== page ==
The Self-Archiving Impact Advantage: Quality Advantage or Quality Bias?


Hajjem, Chawki and Harnad, Stevan (2006) The Self-Archiving Impact Advantage: Quality Advantage or Quality Bias?

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Description/Abstract

In astrophysics, Kurtz found that articles that were self-archived by their authors in Arxiv were downloaded and cited twice as much as those that were not. He traced this enhanced citation impact to two factors: (1) Early Access (EA): The self-archived preprint was accessible earlier than the publisher's version (which is accessible to all research-active astrophysicists as soon as it is published, thanks to Kurtz's ADS system). (Hajjem, however, found that in other fields, which self-archive only published postprints and do have accessibility/affordability problems with the publisher's version, self-archived articles still have enhanced citation impact.) Kurtz's second factor was: (2) Quality Bias (QB), a selective tendency for higher quality articles to be preferentially self-archived by their authors, as inferred from the fact that the proportion of self-archived articles turns out to be higher among the more highly cited articles. (The very same finding is of course equally interpretable as (3) Quality Advantage (QA), a tendency for higher quality articles to benefit more than lower quality articles from being self-archived.) In condensed-matter physics, Moed has confirmed that the impact advantage occurs early (within 1-3 years of publication). After article-age is adjusted to reflect the date of deposit rather than the date of publication, the enhanced impact of self-archived articles is again interpretable as QB, with articles by more highly cited authors (based only on their non-archived articles) tending to be self-archived more. (But since the citation counts for authors and for their articles are correlated, one would expect much the same outcome from QA too.) The only way to test QA vs. QB is to compare the impact of self-selected self-archiving with mandated self-archiving (and no self-archiving). (The outcome is likely to be that both QA and QB contribute, along with EA, to the impact advantage.)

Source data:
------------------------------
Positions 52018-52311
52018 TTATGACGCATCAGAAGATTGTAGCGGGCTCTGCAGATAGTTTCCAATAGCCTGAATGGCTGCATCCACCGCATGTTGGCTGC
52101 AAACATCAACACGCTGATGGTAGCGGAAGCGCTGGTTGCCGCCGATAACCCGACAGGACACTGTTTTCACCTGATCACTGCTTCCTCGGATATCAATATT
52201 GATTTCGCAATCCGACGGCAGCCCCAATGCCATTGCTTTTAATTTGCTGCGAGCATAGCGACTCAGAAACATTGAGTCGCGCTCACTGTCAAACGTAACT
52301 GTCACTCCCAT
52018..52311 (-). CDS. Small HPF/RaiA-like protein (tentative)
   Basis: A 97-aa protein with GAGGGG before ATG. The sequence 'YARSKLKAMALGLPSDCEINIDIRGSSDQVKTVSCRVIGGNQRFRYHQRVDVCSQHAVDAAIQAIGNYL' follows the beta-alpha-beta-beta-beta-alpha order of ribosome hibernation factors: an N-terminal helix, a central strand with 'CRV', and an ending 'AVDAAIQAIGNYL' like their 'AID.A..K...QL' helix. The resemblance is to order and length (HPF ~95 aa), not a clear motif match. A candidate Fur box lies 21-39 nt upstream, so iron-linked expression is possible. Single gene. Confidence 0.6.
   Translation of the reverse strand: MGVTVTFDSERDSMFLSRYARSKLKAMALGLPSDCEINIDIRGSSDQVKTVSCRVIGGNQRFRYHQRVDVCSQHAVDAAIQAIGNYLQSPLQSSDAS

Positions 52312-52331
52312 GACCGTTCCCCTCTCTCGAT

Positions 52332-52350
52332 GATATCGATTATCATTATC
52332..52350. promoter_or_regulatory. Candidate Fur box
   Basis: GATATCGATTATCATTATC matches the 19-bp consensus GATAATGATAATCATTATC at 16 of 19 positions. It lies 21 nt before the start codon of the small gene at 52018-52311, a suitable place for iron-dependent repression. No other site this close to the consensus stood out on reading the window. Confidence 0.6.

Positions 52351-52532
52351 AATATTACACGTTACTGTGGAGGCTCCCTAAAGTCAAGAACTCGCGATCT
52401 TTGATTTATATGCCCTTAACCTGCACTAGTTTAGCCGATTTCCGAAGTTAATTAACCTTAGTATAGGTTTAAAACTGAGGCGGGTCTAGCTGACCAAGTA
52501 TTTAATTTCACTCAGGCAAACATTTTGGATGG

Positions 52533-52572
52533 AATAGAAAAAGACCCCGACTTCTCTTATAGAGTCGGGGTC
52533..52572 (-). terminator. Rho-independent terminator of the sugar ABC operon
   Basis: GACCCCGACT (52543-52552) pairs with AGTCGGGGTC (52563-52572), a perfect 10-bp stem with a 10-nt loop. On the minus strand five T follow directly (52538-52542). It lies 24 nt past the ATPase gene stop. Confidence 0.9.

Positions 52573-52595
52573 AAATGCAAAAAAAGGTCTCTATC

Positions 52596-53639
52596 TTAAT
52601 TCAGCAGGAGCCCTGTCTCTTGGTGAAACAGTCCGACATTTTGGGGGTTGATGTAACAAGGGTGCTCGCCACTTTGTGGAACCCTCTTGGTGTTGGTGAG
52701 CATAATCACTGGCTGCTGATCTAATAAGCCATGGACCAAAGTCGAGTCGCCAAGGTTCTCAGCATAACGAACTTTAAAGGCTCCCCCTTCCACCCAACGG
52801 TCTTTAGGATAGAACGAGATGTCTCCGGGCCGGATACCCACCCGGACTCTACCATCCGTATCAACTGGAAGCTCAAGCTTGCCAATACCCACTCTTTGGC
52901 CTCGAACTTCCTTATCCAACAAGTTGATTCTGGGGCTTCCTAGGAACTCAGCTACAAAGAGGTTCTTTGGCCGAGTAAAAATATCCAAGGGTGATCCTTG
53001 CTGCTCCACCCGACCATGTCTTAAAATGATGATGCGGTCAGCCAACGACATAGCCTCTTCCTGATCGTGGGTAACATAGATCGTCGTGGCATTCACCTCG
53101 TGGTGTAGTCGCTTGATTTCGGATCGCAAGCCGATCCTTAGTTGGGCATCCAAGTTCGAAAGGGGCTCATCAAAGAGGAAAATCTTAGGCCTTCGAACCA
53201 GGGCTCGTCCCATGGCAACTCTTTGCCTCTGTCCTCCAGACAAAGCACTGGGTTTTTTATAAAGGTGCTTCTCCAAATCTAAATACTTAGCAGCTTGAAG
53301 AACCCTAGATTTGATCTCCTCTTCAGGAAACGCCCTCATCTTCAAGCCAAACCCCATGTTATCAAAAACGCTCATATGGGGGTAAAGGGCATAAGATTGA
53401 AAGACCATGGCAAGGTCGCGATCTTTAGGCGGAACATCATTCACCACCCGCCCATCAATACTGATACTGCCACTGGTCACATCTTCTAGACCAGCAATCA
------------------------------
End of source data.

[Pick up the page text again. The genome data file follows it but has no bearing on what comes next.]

Item Type: Monograph (Technical Report)
Additional Information: Commentary On: http://arxiv.org/abs/cs.DL/0611060
Related URLs:
Keywords: open access, self-archiving, citation impact, institutional repositories, methodology, mandated self-archiving, self-selection, quality bias, quality advantage
Divisions: Faculty of Physical Sciences and Engineering > Electronics and Computer Science > Web & Internet Science
ePrint ID: 263193
Date Deposited: 20 Nov 2006
Last Modified: 27 Mar 2014 20:06
Further Information:Google Scholar
URI: http://eprints.soton.ac.uk/id/eprint/263193

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